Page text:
New Milford health director has second job as Pomperaug health district’s interim leader

Lisa Morrissey, New Milford Health Department Director of Health. Wednesday, August 11, 2021, New Milford, Conn.

NEW MILFORD — For several months now, New Milford’s health director has had a second job.

Lisa Morrissey has been leading nearby Pomperaug District Department of Health as its interim director, while continuing her role in New Milford.

The district that serves Southbury, Oxford and Woodbury was out a health director after the suspension of Neal Lustig on June 2. Lustig had been employed by the district for more than three decades but was suspended followed a complaint filed by a new deputy director and an ensuing office incident with another employee.

The district needed someone to fill Lustig’s position until a permanent replacement could be found, and the board of directors reached out to Morrissey in New Milford.

After a conversation with New Milford Mayor Pete Bass, Morrissey said she took on the extra role this summer. Across the two districts, Morrissey is health director for five towns including New Milford, Washington, Southbury, Oxford and Woodbury.

“Lisa said she had the bandwidth to do it, and being good neighbors, we wanted to help,” Bass said. “It helps everyone.”

While she doesn’t have an estimate for how much time she spends on Pomperaug-related issues, Morrissey said she periodically visits the department to check in on things. She has also attended meetings virtually over Zoom, which cuts back on travel.

“It’s pretty cut and dry and standard,” she said of her added responsibilities. Several of the meetings she’s required to attend as New Milford health director are the same ones Pomperaug’s director would have to attend.

In an early August email, the Pomperaug health educator and sanitarian confirmed that all local health department-related questions should be directed to Morrissey.

Bass said he’s “absolutely not” concerned with New Milford’s health director splitting time between two different departments.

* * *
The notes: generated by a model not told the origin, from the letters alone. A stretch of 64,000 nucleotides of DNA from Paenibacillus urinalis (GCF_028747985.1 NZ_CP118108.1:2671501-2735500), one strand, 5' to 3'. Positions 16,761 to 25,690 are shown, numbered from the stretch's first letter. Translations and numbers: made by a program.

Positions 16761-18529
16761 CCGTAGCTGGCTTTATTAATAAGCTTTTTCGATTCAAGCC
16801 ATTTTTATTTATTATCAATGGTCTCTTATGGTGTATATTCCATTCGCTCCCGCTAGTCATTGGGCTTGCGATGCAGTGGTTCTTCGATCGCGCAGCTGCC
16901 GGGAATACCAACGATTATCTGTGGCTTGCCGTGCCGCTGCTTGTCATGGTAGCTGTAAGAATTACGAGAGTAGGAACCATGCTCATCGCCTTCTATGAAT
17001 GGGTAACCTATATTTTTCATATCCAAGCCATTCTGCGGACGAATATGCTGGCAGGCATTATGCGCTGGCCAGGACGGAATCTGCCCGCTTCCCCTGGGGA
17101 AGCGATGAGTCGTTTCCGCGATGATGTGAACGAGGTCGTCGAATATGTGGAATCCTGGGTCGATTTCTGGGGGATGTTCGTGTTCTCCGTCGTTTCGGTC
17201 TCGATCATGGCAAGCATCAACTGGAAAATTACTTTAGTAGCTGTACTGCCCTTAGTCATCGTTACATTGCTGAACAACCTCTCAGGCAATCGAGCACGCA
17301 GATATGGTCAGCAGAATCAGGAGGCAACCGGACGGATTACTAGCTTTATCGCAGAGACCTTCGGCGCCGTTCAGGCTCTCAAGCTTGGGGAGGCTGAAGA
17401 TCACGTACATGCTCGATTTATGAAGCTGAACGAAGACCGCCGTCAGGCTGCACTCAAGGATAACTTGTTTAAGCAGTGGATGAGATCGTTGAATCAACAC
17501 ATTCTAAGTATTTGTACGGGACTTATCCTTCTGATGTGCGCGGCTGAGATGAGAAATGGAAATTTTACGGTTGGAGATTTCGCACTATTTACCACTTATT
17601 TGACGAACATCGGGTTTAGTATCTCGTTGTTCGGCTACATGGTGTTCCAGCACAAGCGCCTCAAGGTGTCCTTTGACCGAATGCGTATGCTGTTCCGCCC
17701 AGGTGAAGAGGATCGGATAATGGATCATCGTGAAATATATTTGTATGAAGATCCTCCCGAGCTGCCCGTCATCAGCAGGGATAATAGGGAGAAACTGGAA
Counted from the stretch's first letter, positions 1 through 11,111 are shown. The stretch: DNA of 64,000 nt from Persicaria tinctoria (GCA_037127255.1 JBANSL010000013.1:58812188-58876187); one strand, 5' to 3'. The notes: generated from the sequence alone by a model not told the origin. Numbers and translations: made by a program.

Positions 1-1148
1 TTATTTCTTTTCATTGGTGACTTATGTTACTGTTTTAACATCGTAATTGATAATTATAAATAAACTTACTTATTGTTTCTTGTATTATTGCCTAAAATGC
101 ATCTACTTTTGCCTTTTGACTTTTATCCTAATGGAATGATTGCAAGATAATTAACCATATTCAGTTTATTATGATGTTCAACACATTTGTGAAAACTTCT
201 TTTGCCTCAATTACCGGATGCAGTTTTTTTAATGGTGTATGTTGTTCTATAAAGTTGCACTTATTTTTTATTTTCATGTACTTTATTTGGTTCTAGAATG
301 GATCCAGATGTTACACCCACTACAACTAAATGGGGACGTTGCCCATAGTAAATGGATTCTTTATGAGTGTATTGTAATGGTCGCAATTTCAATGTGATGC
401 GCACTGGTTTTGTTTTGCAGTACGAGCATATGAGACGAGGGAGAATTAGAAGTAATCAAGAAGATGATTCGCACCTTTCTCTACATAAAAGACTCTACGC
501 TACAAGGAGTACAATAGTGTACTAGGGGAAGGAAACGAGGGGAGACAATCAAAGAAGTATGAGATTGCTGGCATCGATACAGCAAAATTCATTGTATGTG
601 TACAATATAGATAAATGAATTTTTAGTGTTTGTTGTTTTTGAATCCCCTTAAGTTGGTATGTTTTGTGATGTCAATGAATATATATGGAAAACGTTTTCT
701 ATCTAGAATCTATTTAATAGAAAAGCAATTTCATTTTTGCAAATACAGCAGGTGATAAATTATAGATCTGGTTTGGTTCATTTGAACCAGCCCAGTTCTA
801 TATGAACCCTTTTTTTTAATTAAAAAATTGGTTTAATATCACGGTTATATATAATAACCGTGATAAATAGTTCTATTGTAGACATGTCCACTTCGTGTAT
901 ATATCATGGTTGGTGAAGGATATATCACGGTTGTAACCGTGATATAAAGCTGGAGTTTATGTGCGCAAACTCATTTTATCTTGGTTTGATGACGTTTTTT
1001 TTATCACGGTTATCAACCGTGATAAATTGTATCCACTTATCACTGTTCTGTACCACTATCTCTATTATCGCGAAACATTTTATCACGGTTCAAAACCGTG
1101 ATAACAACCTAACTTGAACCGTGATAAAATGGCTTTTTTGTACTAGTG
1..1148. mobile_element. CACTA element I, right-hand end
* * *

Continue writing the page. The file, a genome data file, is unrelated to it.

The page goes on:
“Lisa works endless hours,” he said. “She said absolutely it would not affect New Milford, and that’s been the case.”

Neither Bass nor Morrissey know how long she will serve in the interim role, but Morrissey said that Pomperaug is using the time to rebrand and restructure before handing the department over to the next director.

At the time around Lustig’s suspension, an independent investigator filed a report that said the department had wide-ranging, systemic and cultural problems, and that “it is unclear, [REDACTED] whether PDDH can competently function at this juncture with the Director at the helm. Such deep-rooted and longstanding issues within PDDH indicate the need for leadership change.”

Morrissey said balancing two departments has been going well so far. But the work certainly keeps her busy. Her work days can often stretch to around 9:30 p.m.

“From morning ‘til night, I’m pretty much going,” she said.

Now that both departments are under her jurisdiction, she has started to coordinate blended COVID-19 vaccine and flu shot clinics. The New Milford scheduling website now lists both departments on its homepage.

“We’ve been able to leverage the strengths of both departments,” Morrissey said.

Another area this affects is school districts. Morrissey said she is now able to get all five superintendents on one call and coordinate COVID-19 strategies together.

“It really helps to see what is happening in the broader context of community,” she said, adding that the dual district work has also helped with consistency in messaging across communities.

As New Milford’s health director, Morrissey makes a base salary of $109,000, which she confirmed Thursday and which is also publicly available on New Milford’s website.

In Danbury, she made $115,000 as health director, per a 2019 report.

Pomperaug did not respond to inquiries regarding Morrissey’s salary. Morrissey declined to comment on her compensation there.

Morrissey came to New Milford in January after a stints in Danbury and Bridgeport. After a scary bout with COVID-19 in December of 2020 while working in Bridgeport, the health director, who is also a wife and mother, said her priorities changed. She wanted to be closer to her family while also making an impact on the community she served.

At the time, Morrissey said she asked herself: “How am I spending my time? Am I making a difference? Am I being impactful?”

“One of my favorite things about being in New Milford has been that I get all of the above,” she said. “You get to have your cake and eat it too. It’s a wonderful community to belong to, but I still get to go home to my family and my kids.”

For now, she will continue in her dual role until Pomperaug finds a new director.

“We’re happy that we’re able to help provide services for that area, and I just can’t thank Lisa enough,” Bass said.

Connecticut Media Group